TEl AVIV--I'm not Israeli. I'm a young Iranian-American Jewish woman that lives in Los Angeles and is visiting in Israel. But recently, I've had to run, duck, and find shelter from Hamas rockets, like all Israelis.
I am in Israel for my best friend's wedding. Since armed conflicts change on a daily basis in this region, little did I know that the situation between Israel and Hamas would escalate so that Hamas has attacked Israel with over 1,000 rockets and Israel's defensive airstrikes would continue beyond a few hours.
I have traveled to Israel many times in my life, even during the First and Second Intifadas when there were multiple suicide bombings in Tel Aviv every day, and I even lived in the Holy Land while I was obtaining my Masters Degree, but never have I been so scared as I have been the past week.
I had been keeping up with the news during this trip and when I heard that the IDF launched "Operation Protective Edge," I immediately felt uneasy. And it didn't get real for me until the night before my friend's wedding.
As I was gathered at the bride's apartment, which is on the top floor of a three-story building in Jerusalem, my friend instructed that a warning siren may go off, indicating that the terrorist organization, Hamas, has fired rockets nearby and that we should find shelter. Sure enough, 10 minutes later a siren went off. Naturally, given the fact that sirens warning of rockets overhead NEVER sound off in LA, my first thought was that it was an ambulance in the distance. But then I looked up at my friends and we all bolted off of the couch, running to our "safety," down two flights of stairs and into a small room. I heard the sound of three "booms" and my heart was beating at lightning speed with real, tangible fear.
For one of the first times in my life, I felt that my life was in real danger.
Her poor family, I thought to myself, about the bride. If their daughter and her friends are in such a state of fear and panic, surely they must be even more scared.
To my surprise, when we returned to the apartment, my friend's soon-to-be in laws were sitting on the couch, watching television as if it actually was just an ambulance in the distance. During a siren that precluded a rocket attack, they merely stayed on the couch and watched the news.
It did not take me long to understand that these sirens and rockets have become something that Israeli citizens have become numb to, as if being attacked and living in fear was the norm.
Thankfully, things quieted down a bit the day of the wedding. My best friend was about to marry her soul mate and we wanted to do our best to keep her calm and retain a positive attitude. I realized how in Los Angeles, we worry about weather and traffic delaying a wedding, but here in Israel, it's a much different reality.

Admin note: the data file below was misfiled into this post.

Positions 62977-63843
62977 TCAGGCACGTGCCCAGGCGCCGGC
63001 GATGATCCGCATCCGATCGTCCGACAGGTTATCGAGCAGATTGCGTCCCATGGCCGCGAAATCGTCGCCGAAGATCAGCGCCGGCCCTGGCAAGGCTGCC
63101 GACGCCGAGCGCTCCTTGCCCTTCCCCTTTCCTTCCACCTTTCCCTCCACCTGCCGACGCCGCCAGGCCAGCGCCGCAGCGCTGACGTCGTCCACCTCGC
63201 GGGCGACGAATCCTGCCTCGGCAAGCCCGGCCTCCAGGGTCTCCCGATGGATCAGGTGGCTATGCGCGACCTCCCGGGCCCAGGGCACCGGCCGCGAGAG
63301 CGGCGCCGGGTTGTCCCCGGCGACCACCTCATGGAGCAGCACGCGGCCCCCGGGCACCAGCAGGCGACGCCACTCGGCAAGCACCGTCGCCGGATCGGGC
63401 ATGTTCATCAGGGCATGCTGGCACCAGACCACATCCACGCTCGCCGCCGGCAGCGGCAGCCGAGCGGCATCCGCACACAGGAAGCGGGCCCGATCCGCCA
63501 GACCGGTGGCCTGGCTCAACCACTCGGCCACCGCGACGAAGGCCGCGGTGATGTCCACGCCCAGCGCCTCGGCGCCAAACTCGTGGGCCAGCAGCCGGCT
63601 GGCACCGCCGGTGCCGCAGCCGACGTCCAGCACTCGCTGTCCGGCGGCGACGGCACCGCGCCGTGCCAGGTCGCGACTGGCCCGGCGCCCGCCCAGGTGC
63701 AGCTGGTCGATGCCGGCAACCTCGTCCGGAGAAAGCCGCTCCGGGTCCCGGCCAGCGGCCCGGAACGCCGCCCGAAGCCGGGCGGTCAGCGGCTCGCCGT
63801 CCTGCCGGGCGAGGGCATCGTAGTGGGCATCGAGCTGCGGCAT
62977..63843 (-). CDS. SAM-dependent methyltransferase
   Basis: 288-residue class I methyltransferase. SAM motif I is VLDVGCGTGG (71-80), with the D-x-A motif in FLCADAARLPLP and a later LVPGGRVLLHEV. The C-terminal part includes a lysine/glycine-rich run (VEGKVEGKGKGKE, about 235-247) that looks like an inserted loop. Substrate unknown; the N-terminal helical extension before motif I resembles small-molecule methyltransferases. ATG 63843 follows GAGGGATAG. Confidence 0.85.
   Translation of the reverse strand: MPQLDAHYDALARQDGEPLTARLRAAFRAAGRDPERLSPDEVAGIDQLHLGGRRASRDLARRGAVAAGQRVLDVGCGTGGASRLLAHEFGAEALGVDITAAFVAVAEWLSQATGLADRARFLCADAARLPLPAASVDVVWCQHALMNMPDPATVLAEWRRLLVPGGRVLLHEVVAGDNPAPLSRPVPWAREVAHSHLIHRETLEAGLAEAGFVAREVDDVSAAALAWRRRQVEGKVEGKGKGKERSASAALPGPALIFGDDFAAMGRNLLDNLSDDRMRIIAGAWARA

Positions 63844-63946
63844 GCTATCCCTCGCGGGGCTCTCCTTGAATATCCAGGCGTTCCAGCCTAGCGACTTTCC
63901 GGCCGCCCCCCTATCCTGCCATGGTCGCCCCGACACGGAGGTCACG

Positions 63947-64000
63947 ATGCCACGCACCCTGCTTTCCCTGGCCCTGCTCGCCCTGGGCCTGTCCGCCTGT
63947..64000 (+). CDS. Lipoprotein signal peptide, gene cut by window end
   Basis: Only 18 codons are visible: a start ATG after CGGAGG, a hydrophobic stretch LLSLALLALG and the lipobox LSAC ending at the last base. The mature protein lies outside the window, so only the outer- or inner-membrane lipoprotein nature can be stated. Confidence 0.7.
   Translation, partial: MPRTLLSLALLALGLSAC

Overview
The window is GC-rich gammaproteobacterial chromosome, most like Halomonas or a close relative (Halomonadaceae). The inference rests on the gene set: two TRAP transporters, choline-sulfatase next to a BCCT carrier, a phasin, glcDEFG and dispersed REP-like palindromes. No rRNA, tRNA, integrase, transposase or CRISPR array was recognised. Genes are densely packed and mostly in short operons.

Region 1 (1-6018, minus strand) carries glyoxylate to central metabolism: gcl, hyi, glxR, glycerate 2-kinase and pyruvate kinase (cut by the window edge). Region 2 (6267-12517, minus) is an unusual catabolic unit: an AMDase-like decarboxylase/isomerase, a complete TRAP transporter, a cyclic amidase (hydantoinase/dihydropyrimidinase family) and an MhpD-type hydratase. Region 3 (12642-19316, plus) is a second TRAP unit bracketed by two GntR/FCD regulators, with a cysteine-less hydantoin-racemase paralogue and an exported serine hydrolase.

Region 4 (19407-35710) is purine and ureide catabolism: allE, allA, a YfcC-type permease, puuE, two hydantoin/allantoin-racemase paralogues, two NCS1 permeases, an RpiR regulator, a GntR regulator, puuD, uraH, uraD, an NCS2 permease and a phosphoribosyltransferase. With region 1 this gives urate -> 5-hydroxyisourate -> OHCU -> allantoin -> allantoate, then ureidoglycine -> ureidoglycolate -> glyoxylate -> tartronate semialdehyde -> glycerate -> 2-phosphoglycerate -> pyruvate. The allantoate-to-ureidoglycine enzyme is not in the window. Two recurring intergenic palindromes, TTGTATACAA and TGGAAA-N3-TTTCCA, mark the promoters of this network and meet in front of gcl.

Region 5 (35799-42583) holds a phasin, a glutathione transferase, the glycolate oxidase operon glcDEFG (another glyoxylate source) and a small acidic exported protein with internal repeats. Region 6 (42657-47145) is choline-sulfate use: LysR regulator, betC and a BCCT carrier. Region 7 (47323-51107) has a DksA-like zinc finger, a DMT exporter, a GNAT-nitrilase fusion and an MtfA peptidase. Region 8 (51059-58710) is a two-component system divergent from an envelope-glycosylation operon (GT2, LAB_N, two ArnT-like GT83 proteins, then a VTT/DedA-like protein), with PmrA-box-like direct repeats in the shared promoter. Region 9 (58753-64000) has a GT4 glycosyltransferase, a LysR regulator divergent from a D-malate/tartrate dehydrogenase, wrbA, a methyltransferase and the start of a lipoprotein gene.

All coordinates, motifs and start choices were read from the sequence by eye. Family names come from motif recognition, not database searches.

In Los Angeles, we complain bitterly about traffic as we sit in our cars on the highway--we wonder what time we will arrive to work or home, but we seldom question whether we will be safe. Last week in Israel, our bus pulled off the highway at the first seconds of an air raid siren and we jumped off of the bus, ran and ducked for cover on the shoulder of the road, keeping our bodies close to the bus for extra protection. Every car had come to a stop and every single driver on that highway was crouching by his or her car. I can only imagine a scene like that on the 405 back home--it would look like something out of a movie.
As for the wedding, it went on as scheduled, and that night, I noticed that almost all of the guests were dancing and enjoying the special occasion. I couldn't help but smile, realizing that while these rockets do cause untold amounts of psychological trauma and physical damage, Israelis empower themselves by keeping their spirits up and continuing on with their lives as much as possible, while staying safe.
Perhaps THAT is the response that contradicts Hamas and its beliefs the most, and the one that will comfort me once I return to Los Angeles, read the headlines, and remember that despite these attacks, Israelis are doing their best to go on with everyday life.
Therein lies the beautiful difference. People in Israel are under fire but cautiously taking a pause from the rockets to live their everyday lives. In Los Angeles, people are all living their everyday lives, but would be wise to pause and think about others thousands of miles away. In Israel, chaos pauses for normalcy. In Los Angeles, normalcy should be paused for a moment to reflect about chaos.
As I continue my travels in Israel, my free-spirited vacation mentality has been interrupted by at least one siren a day, causing me to stop what I'm doing and run to shelter.
From this experience, I realized how strong Israelis are in times like these. While the Israeli population must live in fear, they stay strong and unite.
I am praying for peace in the Middle East and for the safety of the IDF soldiers and all innocent civilians.
I will return home soon, but I know that I'll never be the same.
Am Yisrael Chai!
Donna Maher is a Maher Fellow for 30 YEARS AFTER, a non-profit civic action organization that promotes the participation and leadership of Iranian-American Jews in American civic, political, and Jewish life. The Maher Fellowship is the first-of-its-kind young leadership training program for Iranian-American Jews in Los Angeles between the ages of 21-35. For more information, please visit www.30yearsafter.org